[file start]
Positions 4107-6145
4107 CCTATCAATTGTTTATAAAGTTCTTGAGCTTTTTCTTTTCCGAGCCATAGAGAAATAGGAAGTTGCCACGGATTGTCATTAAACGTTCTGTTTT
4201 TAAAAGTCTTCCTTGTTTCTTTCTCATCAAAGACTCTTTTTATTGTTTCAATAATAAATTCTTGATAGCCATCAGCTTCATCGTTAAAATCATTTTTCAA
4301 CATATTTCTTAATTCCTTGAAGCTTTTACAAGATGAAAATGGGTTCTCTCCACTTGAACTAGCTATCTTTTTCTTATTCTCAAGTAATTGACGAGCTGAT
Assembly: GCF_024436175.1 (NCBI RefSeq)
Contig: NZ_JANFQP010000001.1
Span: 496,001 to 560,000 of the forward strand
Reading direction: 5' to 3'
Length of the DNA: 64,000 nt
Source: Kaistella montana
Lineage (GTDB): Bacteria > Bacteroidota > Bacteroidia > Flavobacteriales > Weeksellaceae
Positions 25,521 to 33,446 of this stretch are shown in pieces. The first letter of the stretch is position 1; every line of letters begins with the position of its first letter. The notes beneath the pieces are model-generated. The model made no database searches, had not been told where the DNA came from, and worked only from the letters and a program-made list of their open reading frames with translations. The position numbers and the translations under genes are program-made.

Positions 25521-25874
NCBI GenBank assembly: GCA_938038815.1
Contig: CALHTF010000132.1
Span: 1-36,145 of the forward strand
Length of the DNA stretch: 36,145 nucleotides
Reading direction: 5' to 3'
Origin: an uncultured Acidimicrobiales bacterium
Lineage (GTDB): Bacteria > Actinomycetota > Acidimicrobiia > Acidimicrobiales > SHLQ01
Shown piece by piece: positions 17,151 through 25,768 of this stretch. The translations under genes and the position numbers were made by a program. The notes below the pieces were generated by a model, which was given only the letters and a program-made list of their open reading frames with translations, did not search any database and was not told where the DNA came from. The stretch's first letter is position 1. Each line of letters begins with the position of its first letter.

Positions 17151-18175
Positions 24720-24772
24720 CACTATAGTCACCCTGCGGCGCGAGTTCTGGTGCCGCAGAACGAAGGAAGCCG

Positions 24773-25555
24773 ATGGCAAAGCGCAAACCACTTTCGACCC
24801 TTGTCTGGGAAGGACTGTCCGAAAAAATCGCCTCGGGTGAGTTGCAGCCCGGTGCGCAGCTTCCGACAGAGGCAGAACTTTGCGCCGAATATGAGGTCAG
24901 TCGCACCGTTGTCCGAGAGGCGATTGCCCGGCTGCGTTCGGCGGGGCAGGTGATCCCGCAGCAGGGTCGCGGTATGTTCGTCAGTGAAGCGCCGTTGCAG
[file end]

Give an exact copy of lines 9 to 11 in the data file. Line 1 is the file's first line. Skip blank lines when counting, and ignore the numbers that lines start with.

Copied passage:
Length of the DNA: 64,000 nt
Source: Kaistella montana
Lineage (GTDB): Bacteria > Bacteroidota > Bacteroidia > Flavobacteriales > Weeksellaceae